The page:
SB 5147: Pilot projects for alternate academic calendars

The Senate Ways & Means Committee will hold a hearing Tuesday on Senate Bill 5147, which would address learning loss by exploring alternative school calendars. AWB supports this bill. Contact Dave Mastin to learn more.

SB 5178: Licensure waivers during a state of emergency

SB 5178 allows automatic waivers for certain certificate of need, facility licensure, pharmacy licensure, and health care provider licensure statutes during a governor-declared statewide state of emergency. It also provides protection for health care facilities from state sanctions if the health care facility relies on the waiver of a federal statute during an emergency when the corresponding state statute has not been waived. AWB supports this bill, which aligns with AWB’s Rebound & Recovery agenda. Contact Amy Anderson to learn more.

SB 5377: Subsidizing health insurance plans on the exchange

After a public hearing last week, the Senate Ways & Means Committee is scheduled to vote this Tuesday on Senate Bill 5377. AWB continues to oppose this bill, which establishes a premium assistance program and a cost-sharing reduction program to provide health care premium assistance to eligible individuals. The proposed substitute bill does not address the fact that, should it pass, the cost of employer-sponsored health insurance will increase and that the total cost of the proposed program, along with the original vehicle, the Cascade Care public option, is yet to be determined. Contact Amy Anderson to learn more.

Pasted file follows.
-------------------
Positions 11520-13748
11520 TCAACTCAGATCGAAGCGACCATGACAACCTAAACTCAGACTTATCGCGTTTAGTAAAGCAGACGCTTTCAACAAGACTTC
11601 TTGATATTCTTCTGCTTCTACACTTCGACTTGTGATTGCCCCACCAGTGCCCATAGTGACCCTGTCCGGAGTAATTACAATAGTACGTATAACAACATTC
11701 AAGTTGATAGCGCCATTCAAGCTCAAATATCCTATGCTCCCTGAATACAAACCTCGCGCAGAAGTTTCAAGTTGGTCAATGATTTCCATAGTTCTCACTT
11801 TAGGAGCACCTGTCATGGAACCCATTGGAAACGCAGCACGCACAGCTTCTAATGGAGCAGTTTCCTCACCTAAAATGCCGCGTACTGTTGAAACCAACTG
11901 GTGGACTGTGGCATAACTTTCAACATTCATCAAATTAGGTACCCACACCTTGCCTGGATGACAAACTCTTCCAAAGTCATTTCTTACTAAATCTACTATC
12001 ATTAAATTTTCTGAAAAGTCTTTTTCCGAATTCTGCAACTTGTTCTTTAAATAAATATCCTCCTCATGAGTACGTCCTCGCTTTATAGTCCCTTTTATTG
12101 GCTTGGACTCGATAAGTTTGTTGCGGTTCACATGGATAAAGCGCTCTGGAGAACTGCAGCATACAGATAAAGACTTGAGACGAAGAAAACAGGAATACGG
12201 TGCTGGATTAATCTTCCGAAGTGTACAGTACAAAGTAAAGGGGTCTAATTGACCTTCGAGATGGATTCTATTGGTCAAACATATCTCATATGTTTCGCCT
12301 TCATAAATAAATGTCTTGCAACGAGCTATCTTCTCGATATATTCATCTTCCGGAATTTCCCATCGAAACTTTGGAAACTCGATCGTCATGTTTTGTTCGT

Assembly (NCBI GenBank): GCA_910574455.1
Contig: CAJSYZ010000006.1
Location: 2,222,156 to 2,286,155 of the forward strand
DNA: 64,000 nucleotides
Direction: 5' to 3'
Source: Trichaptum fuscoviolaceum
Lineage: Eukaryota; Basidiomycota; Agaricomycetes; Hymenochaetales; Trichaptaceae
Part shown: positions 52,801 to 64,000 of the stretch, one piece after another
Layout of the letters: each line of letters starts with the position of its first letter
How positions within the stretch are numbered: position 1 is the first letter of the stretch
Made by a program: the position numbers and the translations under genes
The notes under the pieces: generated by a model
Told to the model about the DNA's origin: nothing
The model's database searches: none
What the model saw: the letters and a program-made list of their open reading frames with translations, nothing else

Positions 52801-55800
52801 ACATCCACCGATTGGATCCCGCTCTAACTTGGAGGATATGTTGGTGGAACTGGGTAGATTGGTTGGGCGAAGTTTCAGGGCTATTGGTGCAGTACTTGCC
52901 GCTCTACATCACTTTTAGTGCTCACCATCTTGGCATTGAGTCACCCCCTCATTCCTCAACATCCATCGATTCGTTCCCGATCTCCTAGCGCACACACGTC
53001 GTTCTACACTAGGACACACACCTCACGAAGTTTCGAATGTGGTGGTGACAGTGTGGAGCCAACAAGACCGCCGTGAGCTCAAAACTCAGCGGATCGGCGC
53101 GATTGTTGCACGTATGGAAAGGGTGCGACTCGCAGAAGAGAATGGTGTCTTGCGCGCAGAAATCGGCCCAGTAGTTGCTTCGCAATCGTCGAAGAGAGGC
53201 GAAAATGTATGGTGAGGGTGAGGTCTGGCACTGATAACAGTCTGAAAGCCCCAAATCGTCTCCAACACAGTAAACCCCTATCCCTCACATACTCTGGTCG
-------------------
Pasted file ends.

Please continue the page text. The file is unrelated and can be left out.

SB 5347/HB 1213: The Fair Start for Kids Act

Both the Senate and House versions of the Fair Start for Kids Act were amended and passed out of their respective fiscal committees last week.

HB 1213 was passed out of the House Appropriations Committee with amendments. The most significant amendment, submitted by Representative Ormsby, added a null and void clause. This addition brings into focus HB 1496, the capital gains tax bill, for funding child care.

AWB supports the policies in the Fair Start for Kids Act but opposes new revenue to fund the efforts, specifically those proposed in HB 1496. The solutions offered in SHB 1213, including increasing the subsidy rate, fixing the subsidy cliff, expanding before and after school care, and support for the child care workforce, will go a long way to increasing accessible and affordable child care in Washington state. AWB believes that taking an approach that realizes increased revenue through already established taxes, savings from decreased regulations, federal infusion of dollars, and a stepped approach to funding will adequately fund these policies without the need for new revenue.

Contact Amy Anderson to learn more.

SB 5151: Outdoor preschool programs

SB 5151 passed the Senate Ways & Means Committee last week. The bill adds to the licensing of child care programs those which operate outdoors or “outdoor nature-based child care.” In 2017 DCYF piloted outdoor childcare programs. This bill will permanently codify such programs. This proposal aligns with AWB’s goal to “create an environment that fosters growth and entrepreneurship for the child care industry.” AWB supports the bill. Contact Amy Anderson to learn more.